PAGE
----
The Girl Who Circumnavigated Fairyland in a Ship of Her Own Making - Ana Juan, Catherynne M. Valente growing up, i loved the Oz books (the Baum ones, at least). i read all of them multiple times - i think there are 14 or so - and have enjoyed rereading them here and there as an adult. i love how the fancifulness and frequent absurdity of Baum's creations are anchored down by prosaic reality. i love their no-nonsense child heroines (and occasional heroes) - precocious but never precious, cute but never cutesy-poo. i love the transparency of Baum's prose, the layering of meaning and metaphor, the use of genuine tragedy, the light touch, the wisdom of it all. so it is a happy thing and one of the highest compliments that i can imagine giving when i say that reading Girl Who Circumnavigated brought me right back to that enchanting feeling of reading a classic Oz book.

Valente is a marvel with language. i knew she could write like a mad poet after reading the amazing In the Night Garden; less expected was her ability to smooth down and simplify her lush style so that it is perfectly tailored for a children's novel. it loses no lustre in the transition. reading Valente's prose reminds me of looking through my window at a light rain falling on an otherwise bright day, the sun and water making a painting of the world, images seen through the droplets of rain rolling down glass. lovely!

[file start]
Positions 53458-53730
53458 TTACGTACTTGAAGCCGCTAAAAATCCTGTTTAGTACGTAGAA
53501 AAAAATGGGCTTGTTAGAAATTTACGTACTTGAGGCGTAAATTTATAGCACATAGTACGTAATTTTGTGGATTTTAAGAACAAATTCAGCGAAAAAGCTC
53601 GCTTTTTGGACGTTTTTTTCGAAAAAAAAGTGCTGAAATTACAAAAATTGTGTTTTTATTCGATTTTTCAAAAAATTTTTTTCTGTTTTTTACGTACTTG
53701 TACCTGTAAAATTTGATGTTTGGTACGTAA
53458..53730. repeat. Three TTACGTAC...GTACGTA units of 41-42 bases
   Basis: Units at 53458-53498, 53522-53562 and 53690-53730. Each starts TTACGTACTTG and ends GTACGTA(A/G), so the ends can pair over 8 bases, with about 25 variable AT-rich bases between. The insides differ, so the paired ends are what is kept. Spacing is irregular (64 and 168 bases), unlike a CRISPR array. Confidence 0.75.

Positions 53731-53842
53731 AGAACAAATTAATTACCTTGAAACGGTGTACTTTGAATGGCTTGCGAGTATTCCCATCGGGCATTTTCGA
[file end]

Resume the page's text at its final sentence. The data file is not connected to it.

the character of The Girl Who Circumnavigates is instantly familiar from any number of Oz books - her sensible and at times irritable nature, the depth of her feelings, her forthright way of navigating the places through which she wanders. she is a classic type, but never a tiresome one. her attachment to her new friends is adorable, but never corny or mawkish. i love the brave moments when she considers returning home but almost instantaneously rejects that cowardly path. and when she finally builds that Ship of Her Own Making... my gosh, that was wonderful! much internal cheering ensued.

Valente makes the adventure a pleasure from beginning to end. her use of irony is constant - and sweetly good-humored, never heavy-handed, suitable for kids but thoroughly adult as well. equally sophisticated is her use of symbol and metaphor, her smooth incorporation of various mythologies and mythological creatures, and especially her entirely original conception of the novel's arch-villain - so appalling, so tragic, so understandable. poor child!

and any children's fantasy that features the parallel saga of a brave & loyal Key, a strikingly sinister Shadow of a Little Girl about to run off on its own strange journey, a helpful & industrious Smoking Jacket, two Witches married to an elegant little male Witch/ Wair-Wolf, and most of all a genuinely touching & loveable Wyvern... well, i am that novel's true friend.